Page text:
Wifi can be a worry in other places in the state of Oaxaca (like Puerto Escondido), but in Oaxaca City, it’s all good!
Co-Working Spots & Cafés in Oaxaca
In my experience, there’s no reason to pay for a co-working space in Oaxaca, because there are so many great, co-working-friendly cafés to work remotely from.
Here are the best laptop-friendly cafés:
- Muss Cafe
- Kiyo Cafe (my favorite!)
- Café SL28
- Marito & Moglie
- Cafe Brújula
However, if you insist on joining a co-working space, consider these options:
- Céntrico CoWork
How to Find Apartments in Oaxaca
If you’re 100% set on Oaxaca, and if you want to book an apartment online via Booking.com, Vrbo, or Airbnb, then my best advice is to do your research and book at least a month in advance! The great short-term accommodations in Oaxaca are few and far between and fill up quickly – by other digital nomads, and tourists booking a few random nights within your stay. You can make bookings up to 3 months long on Airbnb.
You should be able to find a comfortable, central apartment with great wifi and air conditioning (and maybe even a weekly cleaning service!) for around $600-900 per month. Our place in El Centro was $890 per month, including all of the taxes and fees. Prices may vary a bit, depending on the season.
There are pros and cons to booking online. Obviously, you spend more through services like Airbnb, and you may be charged if you have to cancel. But on the other hand, it’s easy, you can read reviews, and you’re insulated by Booking.com, Vrbo, or Airbnb policies, should anything go wrong.
Long-Term & Local Stays
If you’re looking for something long-term (more than 3 months), or if you’re looking for a bargain, then wait until you arrive in Oaxaca to secure a place. Stay somewhere like La Casa Carlota, GRANA B&B, or Selina to start off. (Hostal de Las Américas is cheap if you need something super budget-friendly!) Then you can begin your search!
Pay attention to local ads, join some Oaxaca Facebook groups, and talk to locals when you arrive. You should be able to find something decent (albeit, very basic) for as little as $400 per month.
The Oaxaca Expats, Locals, Digital Nomads & Entrepreneurs Facebook Group members can help you find your way.
What to Look For in an Oaxaca City Apartment
When looking for a place to live in Oaxaca, a central location is key. For convenience and safety! Getting a place within walking distance of El Zócalo (the main plaza) is ideal. That way, you won’t spend even a peso on transportation.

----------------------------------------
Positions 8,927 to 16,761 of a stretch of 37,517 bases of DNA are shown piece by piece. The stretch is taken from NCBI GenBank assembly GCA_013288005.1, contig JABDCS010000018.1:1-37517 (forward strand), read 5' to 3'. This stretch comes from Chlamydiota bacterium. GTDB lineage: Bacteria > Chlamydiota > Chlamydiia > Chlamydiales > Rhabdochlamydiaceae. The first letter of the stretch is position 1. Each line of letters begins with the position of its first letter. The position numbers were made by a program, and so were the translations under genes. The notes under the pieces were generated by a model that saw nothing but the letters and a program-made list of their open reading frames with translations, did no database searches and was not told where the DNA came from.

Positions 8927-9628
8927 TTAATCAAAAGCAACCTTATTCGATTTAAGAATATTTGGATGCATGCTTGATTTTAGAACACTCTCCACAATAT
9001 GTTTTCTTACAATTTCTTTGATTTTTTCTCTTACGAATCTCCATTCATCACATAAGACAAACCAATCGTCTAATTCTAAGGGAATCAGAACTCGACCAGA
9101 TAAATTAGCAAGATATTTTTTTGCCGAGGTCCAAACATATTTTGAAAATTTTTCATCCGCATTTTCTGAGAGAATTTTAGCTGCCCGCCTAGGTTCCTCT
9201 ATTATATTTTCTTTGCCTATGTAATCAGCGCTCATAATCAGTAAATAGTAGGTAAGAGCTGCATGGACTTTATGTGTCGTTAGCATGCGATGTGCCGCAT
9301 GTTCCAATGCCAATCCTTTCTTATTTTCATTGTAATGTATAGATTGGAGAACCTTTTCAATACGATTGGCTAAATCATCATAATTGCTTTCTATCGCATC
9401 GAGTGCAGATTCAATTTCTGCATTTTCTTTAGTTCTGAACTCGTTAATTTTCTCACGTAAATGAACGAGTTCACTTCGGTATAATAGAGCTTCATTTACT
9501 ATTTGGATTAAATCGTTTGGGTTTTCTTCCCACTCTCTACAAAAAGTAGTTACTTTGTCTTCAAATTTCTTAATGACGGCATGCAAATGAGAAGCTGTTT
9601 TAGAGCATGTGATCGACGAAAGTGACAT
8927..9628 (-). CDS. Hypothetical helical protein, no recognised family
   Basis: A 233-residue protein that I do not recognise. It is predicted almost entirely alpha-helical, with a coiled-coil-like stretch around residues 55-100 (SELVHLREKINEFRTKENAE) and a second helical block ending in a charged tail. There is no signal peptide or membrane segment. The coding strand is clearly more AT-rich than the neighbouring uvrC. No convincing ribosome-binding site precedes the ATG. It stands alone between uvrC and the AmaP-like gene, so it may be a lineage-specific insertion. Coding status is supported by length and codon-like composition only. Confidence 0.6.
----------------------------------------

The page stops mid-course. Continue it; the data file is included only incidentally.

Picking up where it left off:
Consider staying in these neighborhoods:
- El Centro
- Barrio Jalatlaco
Personally, I would not consider living outside of these barrios.
High-speed wifi is a must. Obviously. So make sure you confirm the wifi situation before you commit to a place and move in.
Any time outside of winter, air conditioning is a must (for me, at least). It can get very hot (and sometimes, humid) in Oaxaca City.
Another thing to note: Mexico is a loud place. On a daily basis, you can expect to hear: People yelling out advertisements. Cars/trucks blaring advertisements (“estufa, microondas…” OMG, if you know, you know). Church bells ringing. Fireworks. Mariachi music. Dogs barking. And the list goes on. If you can’t handle that, or if you’re constantly on work calls, maybe don’t live in El Centro. Find an apartment on a quiet street in either Barrio Jalatlaco or Xochimilco instead.
That’s all you need to thrive in Oaxaca de Juárez.
You can expect to spend anywhere between $400-$1,000 on monthly rent in Oaxaca.
As mentioned above, it really depends on the location, how nice the place is, what season it is, and above all, how you found/booked the place (i.e. online via Booking.com, Vrbo or Aibnb vs. a poster or Facebook ad and paying in cash).
Find something that suits your budget, and settle into your dream digital nomad life!
What is the Cost of Living in Oaxaca as a Digital Nomad?
From food to housing, the cost of living in Oaxaca City as a digital nomad is relatively low. So that means, you can really enjoy life – the mezcal bars, the rooftop bars, the fab restaurants, and everything in between – while stacking up your savings. (Amen.)
General Costs of Living in Oaxaca
- Rent: $400-$1,000
- Taxis anywhere in town: Up to $5
- A week’s worth of fresh produce from a local market: $10-20
- Latte: $3-4
- Street food meal: $1-3
- Casual restaurant meal: $3-15
- Local beer: $2
- Margarita: $3-10
- Co-work day pass: About $10
- Co-work month pass: About $100
Other digital nomads might cringe when they see what we spend. I (kind of) do, too. Because yes, we could spend a hell of a lot less. And yes, it’s a work in progress…